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    Hannah Rieger

    Living in Art Brut

    This very special art, which I have been collecting for the past 25 years now, has become the world I live in. That means I am living in around 400 works of Art Brut. The core of my collection, about two thirds of the works, consists of art from Gugging. The rest comprises international pieces of Art Brut. I have a flat in Vienna and a house in the Weinviertel in Lower Austria.

    Breaking soul

    For me, living “in” Art Brut means much more than merely living “with” Art Brut. I think of Goethe, describing his preoccupation with the Greek poet Pindar in a letter that is now very well-known: he wrote, “I now live in Pindar”.

    “Living in Art Brut” means that I orient my own life and work increasingly around this world of art and also confront the clients of my coaching practice with Art Brut. It means I allow it to influence my whole identity, and invest more and more time in the project. Mostly this involves travelling, talking, publishing articles, reading. Art Brut has become a part of my personality. The richness in colour and form of these wonderful works of art brings joy, variety, and continuity into my world again and again, and astonishes me with something new every day.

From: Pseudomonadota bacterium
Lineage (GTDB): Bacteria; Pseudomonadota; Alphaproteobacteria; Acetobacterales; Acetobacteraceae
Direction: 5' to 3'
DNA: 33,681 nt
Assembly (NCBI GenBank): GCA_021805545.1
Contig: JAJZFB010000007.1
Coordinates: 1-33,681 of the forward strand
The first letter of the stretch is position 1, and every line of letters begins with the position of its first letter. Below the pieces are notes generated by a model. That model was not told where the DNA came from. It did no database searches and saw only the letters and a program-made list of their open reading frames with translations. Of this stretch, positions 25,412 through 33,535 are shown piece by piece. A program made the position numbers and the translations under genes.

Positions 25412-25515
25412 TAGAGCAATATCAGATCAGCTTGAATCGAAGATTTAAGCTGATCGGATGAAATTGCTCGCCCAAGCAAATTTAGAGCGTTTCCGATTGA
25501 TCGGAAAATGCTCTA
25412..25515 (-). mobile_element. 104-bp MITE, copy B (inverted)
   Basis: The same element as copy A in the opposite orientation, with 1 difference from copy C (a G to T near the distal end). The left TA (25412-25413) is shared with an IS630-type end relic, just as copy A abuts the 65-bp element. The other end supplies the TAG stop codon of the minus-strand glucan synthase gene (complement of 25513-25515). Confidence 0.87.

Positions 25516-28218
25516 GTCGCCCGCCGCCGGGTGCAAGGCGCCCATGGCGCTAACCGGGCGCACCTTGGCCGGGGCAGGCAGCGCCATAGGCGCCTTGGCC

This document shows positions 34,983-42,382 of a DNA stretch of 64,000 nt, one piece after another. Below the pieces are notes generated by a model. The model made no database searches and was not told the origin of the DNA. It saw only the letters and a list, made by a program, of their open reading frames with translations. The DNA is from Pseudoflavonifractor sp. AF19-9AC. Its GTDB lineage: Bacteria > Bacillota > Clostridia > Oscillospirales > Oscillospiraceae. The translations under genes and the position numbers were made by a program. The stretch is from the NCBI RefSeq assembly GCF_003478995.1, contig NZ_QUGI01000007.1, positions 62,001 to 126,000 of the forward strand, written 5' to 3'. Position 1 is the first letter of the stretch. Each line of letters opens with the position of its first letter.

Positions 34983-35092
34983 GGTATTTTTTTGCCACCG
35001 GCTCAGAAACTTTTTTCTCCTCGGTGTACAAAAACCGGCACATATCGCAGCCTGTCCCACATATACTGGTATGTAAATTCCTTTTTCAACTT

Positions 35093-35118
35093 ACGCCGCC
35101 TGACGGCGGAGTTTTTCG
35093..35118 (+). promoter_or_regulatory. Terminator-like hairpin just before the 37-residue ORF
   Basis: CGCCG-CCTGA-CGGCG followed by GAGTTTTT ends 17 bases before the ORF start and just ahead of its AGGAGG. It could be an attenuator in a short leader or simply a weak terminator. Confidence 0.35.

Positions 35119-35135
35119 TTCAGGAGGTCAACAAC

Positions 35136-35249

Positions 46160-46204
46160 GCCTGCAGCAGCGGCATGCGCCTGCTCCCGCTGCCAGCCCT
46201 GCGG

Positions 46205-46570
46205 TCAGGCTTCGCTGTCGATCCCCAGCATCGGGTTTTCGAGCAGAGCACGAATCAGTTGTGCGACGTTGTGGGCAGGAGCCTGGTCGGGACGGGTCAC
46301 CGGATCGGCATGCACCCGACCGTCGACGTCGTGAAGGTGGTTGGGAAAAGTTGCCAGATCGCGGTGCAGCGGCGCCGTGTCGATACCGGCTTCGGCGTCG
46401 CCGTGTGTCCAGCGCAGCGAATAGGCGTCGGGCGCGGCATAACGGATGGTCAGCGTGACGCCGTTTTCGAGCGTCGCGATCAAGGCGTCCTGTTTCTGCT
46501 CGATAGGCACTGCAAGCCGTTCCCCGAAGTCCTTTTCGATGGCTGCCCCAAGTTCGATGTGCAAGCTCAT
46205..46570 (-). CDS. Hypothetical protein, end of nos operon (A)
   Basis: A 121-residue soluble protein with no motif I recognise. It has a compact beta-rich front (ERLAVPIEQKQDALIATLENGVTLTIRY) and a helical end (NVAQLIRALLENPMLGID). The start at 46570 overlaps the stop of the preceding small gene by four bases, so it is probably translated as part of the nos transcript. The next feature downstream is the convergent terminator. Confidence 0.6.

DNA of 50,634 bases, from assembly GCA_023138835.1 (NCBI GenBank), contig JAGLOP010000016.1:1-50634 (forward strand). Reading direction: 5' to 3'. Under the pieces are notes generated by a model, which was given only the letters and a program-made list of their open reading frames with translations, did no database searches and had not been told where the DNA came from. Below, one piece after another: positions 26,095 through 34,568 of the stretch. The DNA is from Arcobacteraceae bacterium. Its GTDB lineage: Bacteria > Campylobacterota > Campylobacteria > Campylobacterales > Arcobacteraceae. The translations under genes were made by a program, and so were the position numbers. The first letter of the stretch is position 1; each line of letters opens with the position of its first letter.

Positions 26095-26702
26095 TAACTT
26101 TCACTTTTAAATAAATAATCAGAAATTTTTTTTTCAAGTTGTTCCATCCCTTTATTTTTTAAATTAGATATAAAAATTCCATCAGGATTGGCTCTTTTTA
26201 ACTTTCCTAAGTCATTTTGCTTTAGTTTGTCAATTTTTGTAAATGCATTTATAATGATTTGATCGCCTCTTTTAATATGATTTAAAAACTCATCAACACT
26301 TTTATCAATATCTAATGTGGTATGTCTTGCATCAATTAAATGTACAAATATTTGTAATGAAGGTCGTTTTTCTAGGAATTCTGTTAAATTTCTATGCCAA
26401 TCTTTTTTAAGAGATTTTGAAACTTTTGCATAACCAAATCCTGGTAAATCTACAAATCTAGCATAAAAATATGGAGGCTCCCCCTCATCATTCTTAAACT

My art collection serves as a kind of “micro-mirror” that reflects me as a person. When I have the courage to look into this mirror, it shows different dimensions of the reflections of my Art Brut project, and so also of my life. This perspective means that I increasingly experience a sense of “being” rather than “having”, in the way Erich Fromm defined it. I see the concept of collecting as being more a way of investing in a successful life, and less a question of consumption or asset management.

    My involvement with Art Brut began 25 years ago and quickly grew in significance for me. Collecting Art Brut, and living within it, has become my great project of passion. Of course, superficially, this involves a certain degree of excess. There is a constant desire for “more and more”. There are always several works from all over the world on my “internal shopping list” which I would love to acquire. Limited financial resources keep the potential for addiction that comes with collecting in check. For me, the important factor is how my collection influences my identity and my personal development.

    In keeping with the motto about “how we discover our lives through our passions”, Art Brut has also led me to art-related projects in my professional life. For example, I am a member of the University Council of the “Angewandte”, the University of Applied Arts in Vienna, and for a few years I curated the art collection of a banking group. The connection to contemporary art was always important to me, as my own collection is a project in a special niche of art.